Racers will find good opportunities for one-design and handicap fleet racing. Cruisers will also find their needs met with interesting, fun programs and destinations, along with support to achieve their cruising dreams, whatever their scope. The race committee is well supported and has a good mix of education and training. Fleet captains take their jobs seriously and vie to have the most active and most improved fleets.

Junior sailors are also well supported and have many opportunities to become better sailors, as do all members. Kids are well taught and supervised, well appreciated, and enjoy the club as a second home; members and parents in the community are pleased to bring their kids. All worthy accomplishments are recognized and celebrated and this certainly is true for kids and every other group at the club.

Volunteer participation is good and is evident everywhere in the life of the club; the club feels vital. Committees and groups are active and willing to try new programs and activities. The club is an important part of the lives of its members. Members are enthusiastic about recruiting new sailors, inviting them to the club and out on the water. New members will find it easy to get involved in activities. Members serve in sailing leadership positions or as ambassadors for their club. Leaders want and expect to hear from the membership about ways to make the club better.



Typical mainline, relatively healthy sailing organization.

Members are active racers or cruisers and the club has active on-the-water racing and cruising programs. On-the-water activities are balanced with education and social programs. Leadership is active in doing the right things and in trying to run a good club. Participation could be better, but it’s not bad, and the leadership encourages members to get out on the water and learn new skills. Leaders will respond to input from the membership or the community. The club is relatively active and respected in its community and is a member in good standing in the sailing community. Other clubs are not embarrassed to welcome its members.

New members are generally made to feel welcome and some effort goes into recruiting. At least a few “old salts” are willing to “show greenhorns the ropes”.



An ordinary, run-of-the-mill club.

Members of this club are sailors, but maybe they’re getting a bit lazy. Dues are paid to the national and regional sailing associations, regattas are hosted, and existing programs continue to be run. But, there isn’t a lot of new energy or vitality; not much new is happening. Participation has slipped a bit, members are a little too comfortable, and there’s a tendency to hire staff to get things done. This place has more of a social feel as people hang around to talk about past glories as much as they gather to do something on the water. Competency varies from event to event.

Still, there is still a core of active sailors who get out racing and cruising; there are yet some newer and younger members, and there are probably still some kids around learning their way around boats.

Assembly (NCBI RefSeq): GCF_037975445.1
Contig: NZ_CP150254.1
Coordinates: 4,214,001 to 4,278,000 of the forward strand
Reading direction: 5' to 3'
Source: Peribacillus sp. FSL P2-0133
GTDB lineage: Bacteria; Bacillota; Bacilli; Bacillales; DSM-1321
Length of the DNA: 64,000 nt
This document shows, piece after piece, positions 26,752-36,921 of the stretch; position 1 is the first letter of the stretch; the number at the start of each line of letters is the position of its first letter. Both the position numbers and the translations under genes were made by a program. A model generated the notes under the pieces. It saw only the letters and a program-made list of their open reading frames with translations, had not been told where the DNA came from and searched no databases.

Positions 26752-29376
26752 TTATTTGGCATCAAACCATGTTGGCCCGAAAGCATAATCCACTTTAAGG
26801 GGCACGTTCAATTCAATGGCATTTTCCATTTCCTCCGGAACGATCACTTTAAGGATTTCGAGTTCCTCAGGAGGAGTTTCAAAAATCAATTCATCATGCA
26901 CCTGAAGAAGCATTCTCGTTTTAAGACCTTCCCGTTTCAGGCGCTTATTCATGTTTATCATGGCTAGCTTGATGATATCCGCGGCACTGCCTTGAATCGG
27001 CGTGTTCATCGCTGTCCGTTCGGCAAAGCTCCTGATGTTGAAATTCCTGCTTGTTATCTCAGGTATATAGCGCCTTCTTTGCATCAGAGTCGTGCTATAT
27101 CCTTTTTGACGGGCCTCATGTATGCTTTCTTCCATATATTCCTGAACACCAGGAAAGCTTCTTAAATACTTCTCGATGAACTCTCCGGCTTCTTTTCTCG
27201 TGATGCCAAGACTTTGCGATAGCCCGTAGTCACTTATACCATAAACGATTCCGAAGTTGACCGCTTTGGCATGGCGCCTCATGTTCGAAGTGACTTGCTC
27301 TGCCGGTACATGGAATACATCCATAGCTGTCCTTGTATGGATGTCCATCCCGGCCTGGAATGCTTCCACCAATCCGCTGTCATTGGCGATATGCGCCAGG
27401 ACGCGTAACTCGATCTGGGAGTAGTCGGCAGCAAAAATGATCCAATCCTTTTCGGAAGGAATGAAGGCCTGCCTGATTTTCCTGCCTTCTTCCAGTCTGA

We’re a yacht club, aren’t we?
Remember when our club had better days?

The members of this organization might talk about sailing or yachting, even if they don’t really do much about it. This club may have hosted yachting events in the past, but isn’t doing quite so much in the present. Any trophies are likely gathering dust on the shelves and community involvement is a thing of the past.

It’s probably best that this club doesn’t try to host big regattas, because in the past the members never were quite able to make things go right even for small events. Intentions were good, but no one quite knew where to get started and stories about monumental foul-ups are still swapped whenever members imbibe sufficient lubricating fluid.

Don’t expect to hear the laughter of kids as they return tired, wet, and exhilarated from a day of sailing; there aren’t any (too much bother). On the other hand, some of the social events might still be pretty well attended, especially if the booze is cheap or free.

Yacht ownership isn’t really terribly important within the organization (but it’s nice if members have enough money to buy yachts), and there’s no requirement that leadership or anyone else have much knowledge of yacht racing, seamanship, or other things nautical. But, they’d really love to have some real sailors come by the club to entertain them with a presentation.

~~~~~~~~ $$$ XXX $%^&**%!^*!@#! $$$ XXX ~~~~~~~~~


A harbor-view restaurant that charges dues?
a.k.a. the drinking (yacht) club from hell

This organization doesn’t have much to do with sailing or yachting except for appropriating the name “yacht club” for commercial purposes. This joint is run for profit. And maybe for some things you don’t need to know about. Ya got a problem with that, pal? There may be some flashy yachts in a marina somewhere near by, but this is just a social club that’s set up to separate suckers from their investment accounts or wise guys from their laundered money. The club might look ritzy, but in important respects it’s more of a cesspool. This club offers counterfeit prestige and a dubious connection with legitimate yachting, but all it really has is a more direct connection with overprized booze or vendors of other mind-altering substances.